HUMAN NATURE: Grant McLachlan - Stuff - Column
Wowsers unite communities (against them)
The wowsers I came across were not too dissimilar in appearance
and personality as Roald Dahl's 'The Twits.'
"Wowser: an ineffably pious person who mistakes this world for a penitentiary and himself for a warder."
C.J. Dennis’ definition highlights how freedoms can generate spite amongst those unable to enjoy them.
I was on a writer’s retreat at a sleepy lakeside village finishing my grandfather’s war biography. Whilst adapting my grandfather’s struggle through hell to regain his freedom, the local wowser used his freedom to put everyone through hell.
I lived on a shared driveway which backed onto a beachfront reserve. Of the three properties who shared the driveway, the middle property took exception to locals walking past.
Instead of discussing the issue with anyone, the wowser erected a 2 metre high paled fence on the boundary between his neighbour’s property and the reserve.
When the neighbour – a retired farmer - found the fence, he asked the council whether they erected the fence. Thinking that the fence was erected in error, the retired farmer removed a section of the fence with his chainsaw so the public could regain access with the reserve.
The police then arrived and threatened to charge the neighbour with wilful damage. It wasted a lot of resources to clarify the situation.
There was tension for some time after that. While most people chose to ignore the wowser, it only made that person go to more steps to get noticed.
While accessing the reserve, the wowser stopped me, blocked me from using the access and told me that I was trespassing. I had to point out to him that what he was doing wasn’t necessary and that he was on someone else’s land fiddling with a fence he did not own. His response was classic. Standing like a cricket umpire, the retired policy analyst puffed out his chest, exhorted that he was not trespassing because he had not been issued with a trespass notice, and that he was blocking the access for "health and safety reasons." It turns out that the police and the council were familiar with the wowser, whose frivolous complaints occupied too much of their time. Wowsers know how easy it is to create work for bureaucracies to fight their wars for them. What makes it worse is that some bureaucracies often delegate their problems to people who are happy to soak up the bureaucracy’s budgets to exacerbate further.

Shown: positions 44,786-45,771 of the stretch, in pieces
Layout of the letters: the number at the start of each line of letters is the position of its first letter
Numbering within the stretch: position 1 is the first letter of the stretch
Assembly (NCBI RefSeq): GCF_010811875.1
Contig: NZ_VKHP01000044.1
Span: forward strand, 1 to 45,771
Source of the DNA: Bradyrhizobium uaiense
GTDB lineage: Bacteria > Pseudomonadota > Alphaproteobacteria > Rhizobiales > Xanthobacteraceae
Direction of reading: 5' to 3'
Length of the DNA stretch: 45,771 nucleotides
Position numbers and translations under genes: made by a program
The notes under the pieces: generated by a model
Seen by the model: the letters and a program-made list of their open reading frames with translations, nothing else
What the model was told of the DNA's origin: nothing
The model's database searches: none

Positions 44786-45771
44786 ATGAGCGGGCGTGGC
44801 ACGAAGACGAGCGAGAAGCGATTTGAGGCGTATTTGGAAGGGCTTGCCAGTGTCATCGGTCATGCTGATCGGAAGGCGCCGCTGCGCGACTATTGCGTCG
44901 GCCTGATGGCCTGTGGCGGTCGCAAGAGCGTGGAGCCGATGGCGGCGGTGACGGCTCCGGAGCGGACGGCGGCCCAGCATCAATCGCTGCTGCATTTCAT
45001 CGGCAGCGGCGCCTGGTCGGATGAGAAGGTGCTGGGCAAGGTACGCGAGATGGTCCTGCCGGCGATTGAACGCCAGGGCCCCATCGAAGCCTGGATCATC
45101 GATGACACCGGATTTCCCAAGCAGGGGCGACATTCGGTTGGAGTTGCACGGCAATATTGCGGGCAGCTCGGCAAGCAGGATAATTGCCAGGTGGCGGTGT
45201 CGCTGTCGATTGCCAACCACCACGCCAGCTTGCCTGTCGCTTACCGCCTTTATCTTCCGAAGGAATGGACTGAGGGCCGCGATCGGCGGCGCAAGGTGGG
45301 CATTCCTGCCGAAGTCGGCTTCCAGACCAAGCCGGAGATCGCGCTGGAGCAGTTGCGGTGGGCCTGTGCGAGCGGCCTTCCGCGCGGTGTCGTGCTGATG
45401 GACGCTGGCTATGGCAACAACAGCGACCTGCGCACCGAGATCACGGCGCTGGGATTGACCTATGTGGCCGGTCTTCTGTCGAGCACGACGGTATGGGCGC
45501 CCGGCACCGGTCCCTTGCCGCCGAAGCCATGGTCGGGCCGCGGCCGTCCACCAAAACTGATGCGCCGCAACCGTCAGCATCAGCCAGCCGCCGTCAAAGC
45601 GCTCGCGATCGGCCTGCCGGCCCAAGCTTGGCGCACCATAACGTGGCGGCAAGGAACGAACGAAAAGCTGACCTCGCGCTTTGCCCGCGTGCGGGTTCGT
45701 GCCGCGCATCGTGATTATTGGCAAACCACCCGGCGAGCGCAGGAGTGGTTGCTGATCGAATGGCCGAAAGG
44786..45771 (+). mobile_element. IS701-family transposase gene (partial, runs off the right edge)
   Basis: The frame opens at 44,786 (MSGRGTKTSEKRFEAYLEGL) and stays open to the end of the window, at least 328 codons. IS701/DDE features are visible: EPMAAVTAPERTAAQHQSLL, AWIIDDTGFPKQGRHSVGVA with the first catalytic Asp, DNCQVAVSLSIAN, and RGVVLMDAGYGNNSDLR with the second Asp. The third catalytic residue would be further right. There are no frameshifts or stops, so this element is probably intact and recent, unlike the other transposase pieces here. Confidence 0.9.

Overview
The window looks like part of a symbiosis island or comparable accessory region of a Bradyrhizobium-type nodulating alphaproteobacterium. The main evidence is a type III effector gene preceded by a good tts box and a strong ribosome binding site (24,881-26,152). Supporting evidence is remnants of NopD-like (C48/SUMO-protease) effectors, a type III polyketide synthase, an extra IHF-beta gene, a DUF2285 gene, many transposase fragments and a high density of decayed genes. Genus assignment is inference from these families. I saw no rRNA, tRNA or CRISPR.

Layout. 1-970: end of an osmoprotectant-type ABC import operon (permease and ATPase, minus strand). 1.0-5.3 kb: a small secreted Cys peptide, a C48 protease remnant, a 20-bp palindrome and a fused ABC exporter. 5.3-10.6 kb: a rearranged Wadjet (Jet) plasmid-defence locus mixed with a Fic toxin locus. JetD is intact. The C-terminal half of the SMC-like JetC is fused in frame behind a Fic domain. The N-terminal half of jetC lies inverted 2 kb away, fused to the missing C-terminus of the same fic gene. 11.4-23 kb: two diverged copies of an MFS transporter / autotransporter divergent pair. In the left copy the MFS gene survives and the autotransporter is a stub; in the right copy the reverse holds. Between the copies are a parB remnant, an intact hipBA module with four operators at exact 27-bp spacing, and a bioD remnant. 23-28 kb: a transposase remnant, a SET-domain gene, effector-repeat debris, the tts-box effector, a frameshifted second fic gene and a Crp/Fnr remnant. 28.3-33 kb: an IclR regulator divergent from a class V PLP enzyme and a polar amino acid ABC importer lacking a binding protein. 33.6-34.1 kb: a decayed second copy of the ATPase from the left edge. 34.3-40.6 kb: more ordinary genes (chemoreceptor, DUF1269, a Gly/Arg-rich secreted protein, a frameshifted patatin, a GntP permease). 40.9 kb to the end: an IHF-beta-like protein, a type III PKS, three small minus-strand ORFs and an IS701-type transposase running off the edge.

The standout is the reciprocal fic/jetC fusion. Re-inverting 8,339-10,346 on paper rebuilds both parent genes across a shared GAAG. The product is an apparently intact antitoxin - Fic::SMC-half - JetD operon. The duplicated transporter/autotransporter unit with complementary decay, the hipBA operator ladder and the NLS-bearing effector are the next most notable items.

The second that most people are confronted with a wowser, the frustration caused by not knowing what to do is compounded by the thought of having to complain to someone else or pay someone to fight it for them. That notion challenges the New Zealand psyche. The leverage of such a situation is what the wowser is relying on. Wowsers know that substance comes secondary to process. But if such behaviour continues, you fear that the wowser’s ego will build. ,
The fear of breaking laws allows bureaucrats to wield real power.
Often it comes down to one thing: People feel disempowered by government agencies who tell them what to do or because they don’t know how to deal with issues when they arise.
I recently had to tell a council that they should stop bullying their residents over a matter that was for the courts to decide, not them.
Every element of our central and local government started with a single complaint and an expectation that someone else should fix the problem. As soon as a bureaucracy lacks work, they look for another problem to solve. It doesn’t take much for the solution to a problem to become the problem.
Such an abrasive neighbour, however, can be a unifying force to other members of the community. Putting everyone’s heads together, we discovered that those accessing the reserve only walked on the strips of the right-of-way neighbouring the wowser’s due to a mature redwood obstructing the wowsers's strip. Under the law, the tree had to be removed – at huge expense.
Everyone then issued the wowser with a trespass notice. Faced with the huge cost of removing the redwood, the wowser instead sold their property and was never seen again. The neighbours then erected a sign saying "pedestrian access to reserve." Little effort or cost was involved.